For a 1D model of the arch without domain growth along the line of morphogen decay (i.e. the D-V axis), we discretize the domain from 0–70 nm equidistantly into N = 201 nodes. Each node is exposed to individual morphogen concentrations depending on its position along the D-V axis and we then solve the GRN (Eqs 1–3) for each node, resulting in a system with 603 ODEs, which we solve numerically, using the Euler forward method with Δt = 93.6 sec. Simulation time t = 0 corresponds to 22 hours postfertilization (hpf) of zebrafish development . Since we are interested in temporal dynamics rather than a steady-state solution we do not run the simulations until steady state is achieved, but stop them at 35 hpf and plot the results.
We define a cell as “patterned” by a certain gene if its expression level is higher than 20% of the maximum and higher than all other genes S1 Movie.
The two-dimensional (2D) model.
To extend the basic 1D model to include distinct cells, we represent the mandibular arch along both its D-V and anterior-posterior (A-P) axes. In this 2D model we represent cell centers by vertices (black dots in inset in Fig 1B). The Voronoi tessellation between the nodes represents the locations of cell membranes . A generalized Morse potential between cell centers (white arrow in inset) accounts for cell-cell adhesion (attractive potential) and volume exclusion (repulsive potential) Eq 5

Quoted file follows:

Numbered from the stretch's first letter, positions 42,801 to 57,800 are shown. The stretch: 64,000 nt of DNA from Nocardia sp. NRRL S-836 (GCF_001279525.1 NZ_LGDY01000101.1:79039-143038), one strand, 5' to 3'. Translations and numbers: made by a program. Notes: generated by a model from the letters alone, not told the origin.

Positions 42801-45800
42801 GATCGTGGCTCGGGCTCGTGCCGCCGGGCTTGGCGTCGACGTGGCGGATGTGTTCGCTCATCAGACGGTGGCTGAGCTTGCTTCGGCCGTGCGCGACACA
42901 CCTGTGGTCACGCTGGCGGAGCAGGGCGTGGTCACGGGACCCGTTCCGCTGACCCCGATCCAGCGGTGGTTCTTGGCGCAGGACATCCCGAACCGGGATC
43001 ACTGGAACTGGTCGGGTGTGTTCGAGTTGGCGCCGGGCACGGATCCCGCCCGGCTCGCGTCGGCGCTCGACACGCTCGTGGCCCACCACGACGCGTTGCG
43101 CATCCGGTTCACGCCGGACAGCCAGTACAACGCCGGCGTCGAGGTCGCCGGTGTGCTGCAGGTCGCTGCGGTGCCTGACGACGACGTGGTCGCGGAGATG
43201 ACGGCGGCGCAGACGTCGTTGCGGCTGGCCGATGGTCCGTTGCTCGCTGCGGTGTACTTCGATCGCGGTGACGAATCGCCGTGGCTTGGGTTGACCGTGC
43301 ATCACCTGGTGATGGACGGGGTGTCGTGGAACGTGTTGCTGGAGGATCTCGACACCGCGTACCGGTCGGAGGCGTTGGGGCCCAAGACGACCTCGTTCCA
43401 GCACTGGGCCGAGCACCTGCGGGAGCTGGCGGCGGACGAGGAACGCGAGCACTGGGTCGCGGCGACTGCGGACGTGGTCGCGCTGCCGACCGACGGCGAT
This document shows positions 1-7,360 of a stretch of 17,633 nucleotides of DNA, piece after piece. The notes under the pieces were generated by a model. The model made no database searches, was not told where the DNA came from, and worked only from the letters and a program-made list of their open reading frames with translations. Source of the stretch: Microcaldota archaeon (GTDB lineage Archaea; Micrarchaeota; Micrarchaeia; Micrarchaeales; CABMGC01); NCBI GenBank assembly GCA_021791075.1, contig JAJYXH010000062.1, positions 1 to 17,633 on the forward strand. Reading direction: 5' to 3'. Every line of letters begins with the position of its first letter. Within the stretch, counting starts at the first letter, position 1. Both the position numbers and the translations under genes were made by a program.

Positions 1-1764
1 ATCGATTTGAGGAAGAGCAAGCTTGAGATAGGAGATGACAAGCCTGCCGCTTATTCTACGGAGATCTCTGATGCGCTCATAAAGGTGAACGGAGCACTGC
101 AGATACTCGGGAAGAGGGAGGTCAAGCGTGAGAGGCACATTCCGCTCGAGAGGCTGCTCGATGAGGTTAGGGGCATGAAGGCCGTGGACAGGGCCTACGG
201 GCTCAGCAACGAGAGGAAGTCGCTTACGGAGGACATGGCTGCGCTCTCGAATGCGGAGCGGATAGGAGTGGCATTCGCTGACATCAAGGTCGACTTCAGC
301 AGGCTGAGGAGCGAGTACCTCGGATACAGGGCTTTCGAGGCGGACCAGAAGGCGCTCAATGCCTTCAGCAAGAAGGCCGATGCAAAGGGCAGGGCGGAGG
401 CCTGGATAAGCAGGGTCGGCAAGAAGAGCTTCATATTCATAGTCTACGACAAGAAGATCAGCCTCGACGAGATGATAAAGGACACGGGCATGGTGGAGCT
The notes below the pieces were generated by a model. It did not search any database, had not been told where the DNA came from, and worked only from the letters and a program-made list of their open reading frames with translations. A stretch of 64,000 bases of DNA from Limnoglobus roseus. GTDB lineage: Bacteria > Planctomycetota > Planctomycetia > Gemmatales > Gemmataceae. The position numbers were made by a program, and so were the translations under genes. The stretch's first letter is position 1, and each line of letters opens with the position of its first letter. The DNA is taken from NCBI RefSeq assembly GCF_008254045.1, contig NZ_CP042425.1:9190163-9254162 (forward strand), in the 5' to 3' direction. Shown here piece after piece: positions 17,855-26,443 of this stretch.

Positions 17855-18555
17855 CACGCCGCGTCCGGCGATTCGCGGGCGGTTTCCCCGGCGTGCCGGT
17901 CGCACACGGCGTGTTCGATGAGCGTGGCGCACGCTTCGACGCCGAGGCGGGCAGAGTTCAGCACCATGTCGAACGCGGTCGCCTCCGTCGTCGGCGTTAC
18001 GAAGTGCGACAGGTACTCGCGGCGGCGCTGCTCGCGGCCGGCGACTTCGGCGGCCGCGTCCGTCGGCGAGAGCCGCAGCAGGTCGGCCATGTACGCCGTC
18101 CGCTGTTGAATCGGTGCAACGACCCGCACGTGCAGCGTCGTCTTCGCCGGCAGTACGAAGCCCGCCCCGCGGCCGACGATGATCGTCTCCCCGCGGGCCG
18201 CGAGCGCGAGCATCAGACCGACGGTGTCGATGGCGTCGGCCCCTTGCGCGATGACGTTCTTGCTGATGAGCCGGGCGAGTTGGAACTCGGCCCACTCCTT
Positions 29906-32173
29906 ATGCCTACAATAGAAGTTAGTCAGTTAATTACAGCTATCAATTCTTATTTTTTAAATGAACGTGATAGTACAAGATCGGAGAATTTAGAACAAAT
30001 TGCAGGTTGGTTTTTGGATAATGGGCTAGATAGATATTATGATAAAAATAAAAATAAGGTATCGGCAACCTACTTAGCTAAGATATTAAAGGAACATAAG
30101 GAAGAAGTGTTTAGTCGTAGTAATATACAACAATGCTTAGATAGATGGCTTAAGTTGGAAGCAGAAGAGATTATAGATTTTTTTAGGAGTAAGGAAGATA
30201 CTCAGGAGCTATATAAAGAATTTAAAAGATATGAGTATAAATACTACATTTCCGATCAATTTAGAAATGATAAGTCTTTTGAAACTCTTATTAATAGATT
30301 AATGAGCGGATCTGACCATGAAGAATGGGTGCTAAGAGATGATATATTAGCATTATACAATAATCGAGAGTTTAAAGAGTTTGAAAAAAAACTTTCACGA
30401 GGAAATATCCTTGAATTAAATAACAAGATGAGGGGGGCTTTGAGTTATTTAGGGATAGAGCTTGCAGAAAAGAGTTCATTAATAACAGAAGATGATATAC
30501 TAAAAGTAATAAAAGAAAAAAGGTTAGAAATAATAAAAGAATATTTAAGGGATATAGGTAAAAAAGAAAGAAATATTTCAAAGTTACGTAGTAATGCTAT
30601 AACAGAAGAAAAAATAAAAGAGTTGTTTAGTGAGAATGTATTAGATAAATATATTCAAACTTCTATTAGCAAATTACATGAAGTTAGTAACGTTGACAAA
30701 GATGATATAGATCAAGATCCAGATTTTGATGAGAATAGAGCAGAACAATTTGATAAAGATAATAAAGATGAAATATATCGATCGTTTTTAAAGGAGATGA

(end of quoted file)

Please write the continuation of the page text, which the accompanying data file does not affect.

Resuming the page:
The attractive term in the potential guarantees the collective motion of cells, which is further directed by the deformation of the surrounding tissue, pushing cells in the direction of arch growth, and a global chemoattractant pulling the cells in the ventral direction. In our model, collective cell migration does not mean that cells are free to invade a previously empty space, but rather that the positions of the boundaries that keep the cells in proximity evolve, such that the whole structure migrates further away from the dorsal side of the embryo. To achieve an equal distribution of cells throughout the arch we include a global chemoattractant directing cell motion towards the ventral end in the model. While there have been many studies of the complex and heterogeneous mechanisms directing collective cell migration [56,57] e.g. the leader-follower model  responsible for the migration of cranial NC cells, the global chemoattractant together with deforming domain boundaries are sufficient to reproduce the observed tissue deformation and cell migration. For the time points 22, 24, 28, 32, and 35 hpf we measured actual arch boundaries from 6 different images and averaged these to compute a typical arch outline. Between these time points we evolve the arch outline by linear interpolation of the averaged boundaries. We define two rings of 2118 boundary nodes bi, which exert a repulsive force on the cell centers to keep the cells inside the arch (S1A Fig). At each time step we advance the nodes by the following ODE: Eq 7 where the first term represents cell-cell interactions, the second term the chemoattractant, and the third term the force exerted by the surrounding tissue (see S3 Table for parameter values). At each time step the production zone of the morphogens is updated according to the current position of the surrounding tissue (green area in Fig 1B) and since the morphogens diffuse much faster than the cells move, we compute the quasi steady state of the morphogen gradients on a discrete 50x50 grid (white dots in Fig 1B), where, similar to the 1D model, we assume a constant production of morphogen and constant degradation across the whole domain (for an explicit visualization of the morphogen gradients, see S2 Movie). Each cell then experiences the morphogen gradient of the grid point closest to its center (Fig 1B green ring in inset) and this value acts as the input for A1(x) and A2(x) in the ODE system modeling the GRN, which we solve individually for each cell. Initially we place N = 75 cells randomly inside the boundaries at 22 hpf and then move them once according to Eq 7 to equilibrate forces. This means that a simulation time of t = 0 corresponds to a real time of 22 hpf. Then we solve the ODEs simulating the GRN (Eqs 1–3) for each cell and the motion equation (Eq 7) with the Euler forward method with Δt = 180 sec. Based on our imaging data cell number roughly doubles from 75 to 150 cells between 22 hpf to 35 hpf, most of which is due to cell divisions in the arch (~90%), with the remainder from NC cells continuing to migrate into the arch. To model cell division we randomly choose a cell that divides into two daughter cells at constant time intervals. Each daughter inherits the gene expression of the mother and we randomly place the new cell at a distance r0/20 from the mother cell. To account for continued NC migration into the arch in our simulation window (22–35 hpf) we add migrating cells to the dorsal end of the simulation domain at random locations along the dorsal domain boundary (white arrows in Fig 1B). Since these cells enter the arch dorsally we allow them to express dorsal genes at 40% of maximal. The time intervals of division and migration are computed such that the cell number doubles until 35 hpf in accordance with our measurements S3 Movie.